9. Hey Ed, I'm guessing a lot of people won't be able to see your image since it's in HEIC format. I've converted to JPG and resized for you: Glad to hear you're making progress!
  10. Hi there, Welcome to the forums! Please take a look at the ST Piriformis Syndrome Wiki. I've linked directly to the videos section at the bottom of the page. There are several variations of the piriformis stretch for you to try here. In particular, I think you might find this version helpful, but try them all and find out which works for you. As for the knee, you don't want to stretch it because it's a joint, not a muscle. As your piriformis and the surrounding tissues loosen up, the rotational forces causing discomfort in the knee will attenuate, so just keep working on the piri. Let us know how it goes!
  11. @Jim Pickles Awesome! I bet that was fun! Please share the video too if it ends up on YouTube or something
  12. Hi Hemming, Welcome to the forums! I don't think you need a professional to do this. Just someone with strong hands who knows a bit of anatomy and is willing to hurt you @MarkusO is in Germany, so maybe he knows someone near you!
  13. It sounds like you have the right mindset! Keep exploring with your practice and making it your own. Feel free to create a thread in the Workout Logs forum to keep us updated on your progress if you like, or just check in and ask whenever something is unclear if that suits you better. Wishing you all the best in your journey
  14. Hi Josh, Welcome to the forums! For those curious, I will quote the text that I am guessing you are referring to. From Kit's article, Limbering, stretching and mobility: The first thing I will say is that soreness and pain are different sensations. However, for many of us, it can be difficult to differentiate between the two until we've spent a lot of time getting intimate with our bodily sensations. Additionally, many of the muscles in and around the neck are relatively small and/or weak, which tends to result in subtler sensations of soreness. Since you experience constant neck pain, this makes learning to differentiate between pain and soreness in those muscles even more difficult for you. My advice would be to forget about making soreness a goal when stretching your neck. Instead, take note of the part of the quote that I have bolded. Consider using your range of movement to adjust the intensity and frequency of your stretching, keeping in mind that range will be affected by many different factors, including stress levels, quality of sleep/recovery, etc. For example, if you're stretching twice per week and always reaching new ranges or never experiencing reduced range of movement, then you might try increasing your frequency (e.g., three times per week or five times over two weeks) or intensity (e.g., more C-R cycles, longer end-range hold, etc.) to find out if you're "leaving gains on the table." However, if you're never reaching new ranges due to unpleasant sensations (pain/soreness), then you might consider decreasing your frequency or intensity, or trying to improve recovery via sleep, nutrition, relaxation practices, etc. Finally, I would recommend prioritizing consistency and persistence over maximum effectiveness. If you aim for maximum effectiveness, you will likely be pushing your limits, which makes injury more likely. Sacrificing maximum effectiveness for consistency and persistence may result in slower improvements, but the tradeoff is worth it, IMO. Consider your stretching practice a lifelong act of self-care, rather than a temporary intervention meant to be abandoned once your pain has improved, because even after you have conquered your pain, stretching will continue to improve your quality of life. Hope that helps!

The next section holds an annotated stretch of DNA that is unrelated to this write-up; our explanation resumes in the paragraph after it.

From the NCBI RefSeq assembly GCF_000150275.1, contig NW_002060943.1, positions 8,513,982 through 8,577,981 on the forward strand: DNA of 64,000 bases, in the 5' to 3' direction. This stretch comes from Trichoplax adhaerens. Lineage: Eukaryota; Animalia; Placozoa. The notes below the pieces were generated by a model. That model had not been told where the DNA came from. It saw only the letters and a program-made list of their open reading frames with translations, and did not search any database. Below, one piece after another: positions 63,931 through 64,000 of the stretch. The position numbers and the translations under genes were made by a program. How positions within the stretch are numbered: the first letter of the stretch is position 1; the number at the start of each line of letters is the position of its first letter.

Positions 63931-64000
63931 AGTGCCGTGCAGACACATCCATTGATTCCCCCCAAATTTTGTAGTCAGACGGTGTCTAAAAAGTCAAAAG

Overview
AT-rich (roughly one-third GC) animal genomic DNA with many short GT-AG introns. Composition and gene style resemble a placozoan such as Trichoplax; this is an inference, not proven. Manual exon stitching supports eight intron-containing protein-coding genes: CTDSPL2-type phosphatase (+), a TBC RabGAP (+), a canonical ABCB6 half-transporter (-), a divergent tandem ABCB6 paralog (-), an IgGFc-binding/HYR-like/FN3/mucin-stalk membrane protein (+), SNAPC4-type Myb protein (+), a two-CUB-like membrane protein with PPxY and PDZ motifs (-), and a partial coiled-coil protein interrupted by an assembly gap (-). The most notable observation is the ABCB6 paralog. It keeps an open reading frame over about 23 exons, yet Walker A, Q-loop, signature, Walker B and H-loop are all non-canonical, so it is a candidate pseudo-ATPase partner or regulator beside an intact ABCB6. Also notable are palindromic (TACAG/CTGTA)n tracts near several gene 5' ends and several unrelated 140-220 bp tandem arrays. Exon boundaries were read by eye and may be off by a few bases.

15. Hi Nick, The specifics would depend on whether it were trochanteric bursitis or iliopsoas bursitis, but I would suggest just exploring the various hip stretches on your own to figure out what your body needs. Look for anything related to hips, hip flexors, or piriformis and gently explore the stretches. Program 16 from the Starter Course (Part 3) would be a very nice exploration if you can get into those positions; if not, choose similar exercises from earlier in the course. From the OBP course, you could try Exercises 3, 8, 9, and 10 for piriformis and Exercises 7 and 12 for hip flexors.